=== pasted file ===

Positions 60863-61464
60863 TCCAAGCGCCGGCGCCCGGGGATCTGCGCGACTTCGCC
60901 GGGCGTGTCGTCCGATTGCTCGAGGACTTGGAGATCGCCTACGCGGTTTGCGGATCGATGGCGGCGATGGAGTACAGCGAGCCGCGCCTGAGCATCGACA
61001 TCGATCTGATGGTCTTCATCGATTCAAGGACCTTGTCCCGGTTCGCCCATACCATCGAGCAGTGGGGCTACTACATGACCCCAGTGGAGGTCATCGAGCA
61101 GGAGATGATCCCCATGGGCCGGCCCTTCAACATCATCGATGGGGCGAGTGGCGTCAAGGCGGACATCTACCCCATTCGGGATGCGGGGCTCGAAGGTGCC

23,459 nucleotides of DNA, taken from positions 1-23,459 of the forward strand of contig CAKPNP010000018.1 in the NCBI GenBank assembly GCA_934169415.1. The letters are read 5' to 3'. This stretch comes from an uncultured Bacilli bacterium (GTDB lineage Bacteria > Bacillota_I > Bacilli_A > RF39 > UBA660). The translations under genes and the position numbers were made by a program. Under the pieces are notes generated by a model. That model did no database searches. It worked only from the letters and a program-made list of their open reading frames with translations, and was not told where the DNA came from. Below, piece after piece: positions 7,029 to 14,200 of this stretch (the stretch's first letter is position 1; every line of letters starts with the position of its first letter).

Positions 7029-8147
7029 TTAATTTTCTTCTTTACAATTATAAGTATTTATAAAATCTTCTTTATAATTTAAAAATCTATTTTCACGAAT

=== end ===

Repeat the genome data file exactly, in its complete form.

Positions 60863-61464
60863 TCCAAGCGCCGGCGCCCGGGGATCTGCGCGACTTCGCC
60901 GGGCGTGTCGTCCGATTGCTCGAGGACTTGGAGATCGCCTACGCGGTTTGCGGATCGATGGCGGCGATGGAGTACAGCGAGCCGCGCCTGAGCATCGACA
61001 TCGATCTGATGGTCTTCATCGATTCAAGGACCTTGTCCCGGTTCGCCCATACCATCGAGCAGTGGGGCTACTACATGACCCCAGTGGAGGTCATCGAGCA
61101 GGAGATGATCCCCATGGGCCGGCCCTTCAACATCATCGATGGGGCGAGTGGCGTCAAGGCGGACATCTACCCCATTCGGGATGCGGGGCTCGAAGGTGCC

23,459 nucleotides of DNA, taken from positions 1-23,459 of the forward strand of contig CAKPNP010000018.1 in the NCBI GenBank assembly GCA_934169415.1. The letters are read 5' to 3'. This stretch comes from an uncultured Bacilli bacterium (GTDB lineage Bacteria > Bacillota_I > Bacilli_A > RF39 > UBA660). The translations under genes and the position numbers were made by a program. Under the pieces are notes generated by a model. That model did no database searches. It worked only from the letters and a program-made list of their open reading frames with translations, and was not told where the DNA came from. Below, piece after piece: positions 7,029 to 14,200 of this stretch (the stretch's first letter is position 1; every line of letters starts with the position of its first letter).

Positions 7029-8147
7029 TTAATTTTCTTCTTTACAATTATAAGTATTTATAAAATCTTCTTTATAATTTAAAAATCTATTTTCACGAAT